The unifying theme of this dissertation is the application of decision analytic methods to diverse public health problems in underserved populations.
Chapter I presents our cost-effectiveness analysis of rapid point-of-care prenatal syphilis screening in sub-Saharan Africa. Syphilis infection in pregnancy poses deleterious consequences to maternal and infant health. While treatment with penicillin is highly effective and inexpensive, identification and timely treatment of infected women often falls short due to logistical and technical obstacles. New rapid testing technologies are available with the potential to improve diagnosis and treatment of infection during pregnancy. We developed a Markov model of the natural history of syphilis in pregnancy in the sub-Saharan Africa setting to assess the benefits, cost-effectiveness and policy implications of universal on-site prenatal syphilis screening and treatment using rapid diagnostic tests versus standard testing methods. We found that syphilis screening with new rapid tests that allow for same day testing and treatment was cost-effective and had the potential to provide substantial benefits by preventing adverse outcomes.
In Chapter II we describe a series of exercises conducted as we re-parameterized a widely-cited state transition model of HIV disease to address clinical and policy questions relevant to HIV-infected women in the United States. Data were extracted from the Women's Interagency HIV Study (WIHS). We leveraged this effort to: (1) assess internal consistency of the model, (2) identify influential assumptions on model outcomes, and (3) assess external validity of the model. We found that the calibrated model demonstrated good internal consistency and external validity with empiric data.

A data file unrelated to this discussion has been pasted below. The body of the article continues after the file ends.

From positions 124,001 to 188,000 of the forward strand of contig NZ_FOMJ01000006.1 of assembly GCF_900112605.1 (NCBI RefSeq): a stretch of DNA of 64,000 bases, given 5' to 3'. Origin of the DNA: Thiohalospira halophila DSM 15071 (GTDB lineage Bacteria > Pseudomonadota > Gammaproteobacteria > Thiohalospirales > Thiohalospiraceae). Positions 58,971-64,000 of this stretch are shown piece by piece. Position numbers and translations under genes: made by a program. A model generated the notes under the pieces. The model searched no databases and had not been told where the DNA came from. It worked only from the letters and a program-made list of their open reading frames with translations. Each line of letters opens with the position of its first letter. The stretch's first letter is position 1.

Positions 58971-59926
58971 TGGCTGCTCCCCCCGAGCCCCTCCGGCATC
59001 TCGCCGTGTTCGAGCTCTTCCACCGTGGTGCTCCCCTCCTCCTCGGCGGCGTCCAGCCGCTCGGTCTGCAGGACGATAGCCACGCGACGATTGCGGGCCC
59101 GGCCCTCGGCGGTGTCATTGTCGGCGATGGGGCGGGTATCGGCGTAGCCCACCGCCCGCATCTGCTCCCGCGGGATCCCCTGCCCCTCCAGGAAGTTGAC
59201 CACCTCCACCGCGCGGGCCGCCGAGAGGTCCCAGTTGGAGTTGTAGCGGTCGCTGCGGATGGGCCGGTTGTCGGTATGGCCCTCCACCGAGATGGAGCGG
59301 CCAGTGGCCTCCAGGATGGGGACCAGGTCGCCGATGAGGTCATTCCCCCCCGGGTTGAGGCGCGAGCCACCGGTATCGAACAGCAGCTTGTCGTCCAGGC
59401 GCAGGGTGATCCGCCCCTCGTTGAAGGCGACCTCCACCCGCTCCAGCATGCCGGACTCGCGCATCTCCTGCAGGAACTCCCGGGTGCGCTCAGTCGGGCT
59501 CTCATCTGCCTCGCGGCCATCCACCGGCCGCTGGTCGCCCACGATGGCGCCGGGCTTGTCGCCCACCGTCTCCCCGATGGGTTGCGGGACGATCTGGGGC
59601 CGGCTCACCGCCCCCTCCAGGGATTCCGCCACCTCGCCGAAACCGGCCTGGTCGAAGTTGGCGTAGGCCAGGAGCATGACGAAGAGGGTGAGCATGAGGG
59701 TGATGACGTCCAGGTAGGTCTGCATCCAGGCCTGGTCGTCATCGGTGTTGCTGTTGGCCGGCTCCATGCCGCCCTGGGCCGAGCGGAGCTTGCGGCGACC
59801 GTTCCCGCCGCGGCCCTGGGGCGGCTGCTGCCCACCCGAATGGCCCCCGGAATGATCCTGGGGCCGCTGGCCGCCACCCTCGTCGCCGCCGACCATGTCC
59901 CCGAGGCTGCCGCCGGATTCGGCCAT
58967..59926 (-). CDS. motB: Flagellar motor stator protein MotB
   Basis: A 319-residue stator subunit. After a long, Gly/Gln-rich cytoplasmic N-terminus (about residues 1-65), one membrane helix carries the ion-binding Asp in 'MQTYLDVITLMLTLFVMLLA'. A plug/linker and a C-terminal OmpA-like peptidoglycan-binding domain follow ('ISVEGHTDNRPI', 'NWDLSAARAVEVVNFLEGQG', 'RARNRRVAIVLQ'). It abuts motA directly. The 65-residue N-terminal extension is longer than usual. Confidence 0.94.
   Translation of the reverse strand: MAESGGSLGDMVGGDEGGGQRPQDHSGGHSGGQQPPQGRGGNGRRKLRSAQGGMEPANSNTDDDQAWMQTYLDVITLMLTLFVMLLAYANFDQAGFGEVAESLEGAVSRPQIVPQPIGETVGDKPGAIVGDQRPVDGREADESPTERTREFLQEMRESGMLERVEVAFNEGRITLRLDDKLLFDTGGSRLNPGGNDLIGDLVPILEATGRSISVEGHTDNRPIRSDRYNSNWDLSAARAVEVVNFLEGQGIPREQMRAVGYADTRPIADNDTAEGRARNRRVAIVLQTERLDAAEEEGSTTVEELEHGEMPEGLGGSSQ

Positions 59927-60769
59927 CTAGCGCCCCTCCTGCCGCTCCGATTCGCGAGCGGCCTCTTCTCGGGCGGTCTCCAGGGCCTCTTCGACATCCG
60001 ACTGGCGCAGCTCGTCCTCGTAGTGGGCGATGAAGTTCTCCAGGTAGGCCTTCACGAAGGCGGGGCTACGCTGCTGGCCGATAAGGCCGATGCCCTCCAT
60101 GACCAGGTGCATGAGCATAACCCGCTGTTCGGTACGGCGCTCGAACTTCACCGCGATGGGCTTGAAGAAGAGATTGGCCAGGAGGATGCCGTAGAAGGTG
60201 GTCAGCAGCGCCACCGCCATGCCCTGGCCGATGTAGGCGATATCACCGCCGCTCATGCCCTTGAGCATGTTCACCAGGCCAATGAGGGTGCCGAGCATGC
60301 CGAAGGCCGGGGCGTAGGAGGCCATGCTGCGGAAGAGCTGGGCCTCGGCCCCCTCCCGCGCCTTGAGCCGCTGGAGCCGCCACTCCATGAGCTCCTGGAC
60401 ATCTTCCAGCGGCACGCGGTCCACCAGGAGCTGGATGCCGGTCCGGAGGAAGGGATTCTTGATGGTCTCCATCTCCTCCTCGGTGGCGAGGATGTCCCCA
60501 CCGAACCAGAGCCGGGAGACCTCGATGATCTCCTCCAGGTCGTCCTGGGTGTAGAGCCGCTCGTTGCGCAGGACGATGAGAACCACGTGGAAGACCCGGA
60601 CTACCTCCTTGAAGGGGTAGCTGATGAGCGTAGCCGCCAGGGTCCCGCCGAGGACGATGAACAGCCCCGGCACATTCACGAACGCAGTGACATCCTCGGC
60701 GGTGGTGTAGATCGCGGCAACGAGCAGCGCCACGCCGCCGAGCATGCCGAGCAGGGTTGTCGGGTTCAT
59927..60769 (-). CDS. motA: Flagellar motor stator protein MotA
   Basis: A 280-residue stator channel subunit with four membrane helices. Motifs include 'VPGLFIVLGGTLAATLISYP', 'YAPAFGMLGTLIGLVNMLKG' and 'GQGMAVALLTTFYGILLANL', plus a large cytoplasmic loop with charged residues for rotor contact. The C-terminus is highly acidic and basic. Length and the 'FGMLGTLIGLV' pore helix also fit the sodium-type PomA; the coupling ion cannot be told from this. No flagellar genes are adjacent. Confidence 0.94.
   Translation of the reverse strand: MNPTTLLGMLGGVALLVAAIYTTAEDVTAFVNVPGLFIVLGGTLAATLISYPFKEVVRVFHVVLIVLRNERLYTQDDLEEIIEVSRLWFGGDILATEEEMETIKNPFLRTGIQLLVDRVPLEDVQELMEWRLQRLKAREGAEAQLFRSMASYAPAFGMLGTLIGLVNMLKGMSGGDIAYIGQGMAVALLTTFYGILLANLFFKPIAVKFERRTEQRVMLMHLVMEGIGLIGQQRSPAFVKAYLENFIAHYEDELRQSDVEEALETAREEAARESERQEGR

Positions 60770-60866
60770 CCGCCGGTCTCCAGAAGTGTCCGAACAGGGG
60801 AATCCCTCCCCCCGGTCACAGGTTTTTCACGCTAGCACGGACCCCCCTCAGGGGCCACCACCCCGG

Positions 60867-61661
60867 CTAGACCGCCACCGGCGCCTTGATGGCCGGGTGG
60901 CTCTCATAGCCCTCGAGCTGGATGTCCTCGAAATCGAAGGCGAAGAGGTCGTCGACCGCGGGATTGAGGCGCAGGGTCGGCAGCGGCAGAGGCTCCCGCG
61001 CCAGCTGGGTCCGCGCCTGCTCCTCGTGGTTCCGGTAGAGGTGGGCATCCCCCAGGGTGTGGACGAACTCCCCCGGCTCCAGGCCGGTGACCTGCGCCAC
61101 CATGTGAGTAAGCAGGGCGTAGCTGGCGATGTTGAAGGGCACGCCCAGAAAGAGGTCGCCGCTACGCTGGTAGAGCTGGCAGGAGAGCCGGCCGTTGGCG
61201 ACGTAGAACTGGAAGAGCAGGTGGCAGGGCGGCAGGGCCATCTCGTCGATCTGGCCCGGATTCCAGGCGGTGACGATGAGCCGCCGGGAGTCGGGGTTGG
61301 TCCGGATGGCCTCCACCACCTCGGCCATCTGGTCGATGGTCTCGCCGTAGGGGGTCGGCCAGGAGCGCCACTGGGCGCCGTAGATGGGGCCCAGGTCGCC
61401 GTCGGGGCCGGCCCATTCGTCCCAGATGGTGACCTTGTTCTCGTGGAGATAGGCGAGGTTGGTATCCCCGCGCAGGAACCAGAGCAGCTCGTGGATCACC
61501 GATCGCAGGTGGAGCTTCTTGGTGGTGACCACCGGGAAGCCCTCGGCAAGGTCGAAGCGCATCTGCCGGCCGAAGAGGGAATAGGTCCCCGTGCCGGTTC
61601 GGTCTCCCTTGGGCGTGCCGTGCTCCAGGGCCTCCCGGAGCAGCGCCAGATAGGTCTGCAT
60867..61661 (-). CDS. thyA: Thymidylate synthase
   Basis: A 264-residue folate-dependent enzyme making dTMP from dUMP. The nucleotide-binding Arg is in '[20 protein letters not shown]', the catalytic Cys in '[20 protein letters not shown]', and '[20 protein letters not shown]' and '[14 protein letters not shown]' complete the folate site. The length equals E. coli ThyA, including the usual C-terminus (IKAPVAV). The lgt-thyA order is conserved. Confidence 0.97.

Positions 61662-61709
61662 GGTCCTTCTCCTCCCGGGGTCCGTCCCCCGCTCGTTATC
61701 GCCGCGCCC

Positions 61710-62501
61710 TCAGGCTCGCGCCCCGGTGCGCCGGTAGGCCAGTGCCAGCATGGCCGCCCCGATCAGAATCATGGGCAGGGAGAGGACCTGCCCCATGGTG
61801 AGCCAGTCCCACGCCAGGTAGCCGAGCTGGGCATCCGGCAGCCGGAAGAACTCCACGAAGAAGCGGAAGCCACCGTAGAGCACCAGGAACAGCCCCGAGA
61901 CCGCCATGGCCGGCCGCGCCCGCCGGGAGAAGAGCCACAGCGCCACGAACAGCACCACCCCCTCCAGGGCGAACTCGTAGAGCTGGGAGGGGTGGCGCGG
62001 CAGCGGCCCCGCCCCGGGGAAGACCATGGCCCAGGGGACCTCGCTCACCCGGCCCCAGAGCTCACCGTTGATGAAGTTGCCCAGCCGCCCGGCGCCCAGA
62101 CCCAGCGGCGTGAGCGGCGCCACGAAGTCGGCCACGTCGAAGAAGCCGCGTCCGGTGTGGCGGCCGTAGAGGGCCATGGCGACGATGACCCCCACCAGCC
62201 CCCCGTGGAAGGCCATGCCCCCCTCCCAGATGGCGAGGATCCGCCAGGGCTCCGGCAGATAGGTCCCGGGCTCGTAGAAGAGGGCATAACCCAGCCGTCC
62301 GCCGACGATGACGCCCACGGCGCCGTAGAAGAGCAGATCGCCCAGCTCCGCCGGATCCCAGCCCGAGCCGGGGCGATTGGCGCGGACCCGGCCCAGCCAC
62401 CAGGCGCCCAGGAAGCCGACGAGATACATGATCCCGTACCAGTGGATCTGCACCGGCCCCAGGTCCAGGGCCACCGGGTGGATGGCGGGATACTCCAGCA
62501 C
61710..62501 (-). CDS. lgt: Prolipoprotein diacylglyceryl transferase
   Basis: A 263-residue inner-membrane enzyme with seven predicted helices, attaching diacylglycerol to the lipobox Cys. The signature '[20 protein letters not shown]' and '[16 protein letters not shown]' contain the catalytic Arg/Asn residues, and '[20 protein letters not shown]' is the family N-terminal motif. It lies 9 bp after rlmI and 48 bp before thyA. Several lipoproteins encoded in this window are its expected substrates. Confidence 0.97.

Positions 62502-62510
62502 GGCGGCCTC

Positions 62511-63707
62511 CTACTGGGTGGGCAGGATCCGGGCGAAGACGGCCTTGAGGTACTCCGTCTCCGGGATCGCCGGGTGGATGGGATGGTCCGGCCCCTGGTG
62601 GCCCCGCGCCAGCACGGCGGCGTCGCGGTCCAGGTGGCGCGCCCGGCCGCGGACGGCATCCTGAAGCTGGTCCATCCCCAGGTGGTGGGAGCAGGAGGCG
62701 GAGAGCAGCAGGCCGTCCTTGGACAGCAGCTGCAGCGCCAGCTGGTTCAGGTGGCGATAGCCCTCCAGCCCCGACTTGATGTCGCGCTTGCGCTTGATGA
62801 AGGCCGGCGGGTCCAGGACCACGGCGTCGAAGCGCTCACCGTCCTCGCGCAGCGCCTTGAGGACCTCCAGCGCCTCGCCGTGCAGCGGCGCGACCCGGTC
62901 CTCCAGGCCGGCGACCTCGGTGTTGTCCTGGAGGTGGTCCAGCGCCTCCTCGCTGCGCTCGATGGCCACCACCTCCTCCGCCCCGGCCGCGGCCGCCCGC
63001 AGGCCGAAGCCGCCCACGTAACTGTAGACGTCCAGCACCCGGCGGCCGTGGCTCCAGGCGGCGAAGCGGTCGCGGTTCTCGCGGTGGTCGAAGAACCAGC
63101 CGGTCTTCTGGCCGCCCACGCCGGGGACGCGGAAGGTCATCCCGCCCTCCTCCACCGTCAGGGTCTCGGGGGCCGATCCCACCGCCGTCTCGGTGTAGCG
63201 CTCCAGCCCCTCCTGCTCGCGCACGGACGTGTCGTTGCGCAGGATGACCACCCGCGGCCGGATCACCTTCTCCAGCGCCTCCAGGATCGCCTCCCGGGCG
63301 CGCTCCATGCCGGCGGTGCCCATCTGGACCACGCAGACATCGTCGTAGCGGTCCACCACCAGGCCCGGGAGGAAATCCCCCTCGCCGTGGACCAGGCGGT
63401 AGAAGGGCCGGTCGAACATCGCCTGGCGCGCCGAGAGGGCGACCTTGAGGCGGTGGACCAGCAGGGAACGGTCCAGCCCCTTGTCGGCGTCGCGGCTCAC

Chapter III examines the cost-effectiveness of different treatment options for panic disorder. Panic disorder is often debilitating, resulting in decreased quality of life and reduced productivity. We developed a 1st order Monte Carlo simulation model of the natural history of panic disorder and treatment to assess the cost effectiveness and impact of different treatment strategies on burden of disease. Our analysis supports conclusions that treatment of panic disorder is cost-effective even at low cost-effectiveness thresholds and can substantially reduce time spent with disease. However, intervention characteristics, patient heterogeneities and disease course have important implications on treatment choice.
|Advisor:||Goldie, Sue J.|
|School Location:||United States -- Massachusetts|
|Source:||DAI-B 71/07, Dissertation Abstracts International|
|Subjects:||Public health, Health care management|
|Keywords:||Decision analysis, HIV, Markov model, Monte Carlo model, Panic disorder, Syphilis screening, Underserved|
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